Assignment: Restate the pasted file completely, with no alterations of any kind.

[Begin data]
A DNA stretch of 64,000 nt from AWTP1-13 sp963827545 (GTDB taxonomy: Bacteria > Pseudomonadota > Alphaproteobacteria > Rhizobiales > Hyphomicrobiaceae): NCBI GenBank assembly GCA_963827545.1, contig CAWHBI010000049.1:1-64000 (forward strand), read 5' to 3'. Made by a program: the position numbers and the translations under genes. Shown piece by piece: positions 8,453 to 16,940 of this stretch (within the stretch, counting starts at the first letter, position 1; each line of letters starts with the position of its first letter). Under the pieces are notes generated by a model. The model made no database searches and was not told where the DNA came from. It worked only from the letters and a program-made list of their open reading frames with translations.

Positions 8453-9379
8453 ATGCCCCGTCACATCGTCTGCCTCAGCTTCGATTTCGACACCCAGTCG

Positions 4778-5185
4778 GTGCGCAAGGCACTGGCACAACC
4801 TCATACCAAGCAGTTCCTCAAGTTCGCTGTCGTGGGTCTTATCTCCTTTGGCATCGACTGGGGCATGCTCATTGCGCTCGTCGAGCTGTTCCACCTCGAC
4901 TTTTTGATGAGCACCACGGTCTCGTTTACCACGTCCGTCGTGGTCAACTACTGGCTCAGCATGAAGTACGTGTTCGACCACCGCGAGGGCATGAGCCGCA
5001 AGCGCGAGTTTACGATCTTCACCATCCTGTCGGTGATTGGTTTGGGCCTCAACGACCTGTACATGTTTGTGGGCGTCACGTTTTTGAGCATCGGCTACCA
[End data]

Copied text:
A DNA stretch of 64,000 nt from AWTP1-13 sp963827545 (GTDB taxonomy: Bacteria > Pseudomonadota > Alphaproteobacteria > Rhizobiales > Hyphomicrobiaceae): NCBI GenBank assembly GCA_963827545.1, contig CAWHBI010000049.1:1-64000 (forward strand), read 5' to 3'. Made by a program: the position numbers and the translations under genes. Shown piece by piece: positions 8,453 to 16,940 of this stretch (within the stretch, counting starts at the first letter, position 1; each line of letters starts with the position of its first letter). Under the pieces are notes generated by a model. The model made no database searches and was not told where the DNA came from. It worked only from the letters and a program-made list of their open reading frames with translations.

Positions 8453-9379
8453 ATGCCCCGTCACATCGTCTGCCTCAGCTTCGATTTCGACACCCAGTCG

Positions 4778-5185
4778 GTGCGCAAGGCACTGGCACAACC
4801 TCATACCAAGCAGTTCCTCAAGTTCGCTGTCGTGGGTCTTATCTCCTTTGGCATCGACTGGGGCATGCTCATTGCGCTCGTCGAGCTGTTCCACCTCGAC
4901 TTTTTGATGAGCACCACGGTCTCGTTTACCACGTCCGTCGTGGTCAACTACTGGCTCAGCATGAAGTACGTGTTCGACCACCGCGAGGGCATGAGCCGCA
5001 AGCGCGAGTTTACGATCTTCACCATCCTGTCGGTGATTGGTTTGGGCCTCAACGACCTGTACATGTTTGTGGGCGTCACGTTTTTGAGCATCGGCTACCA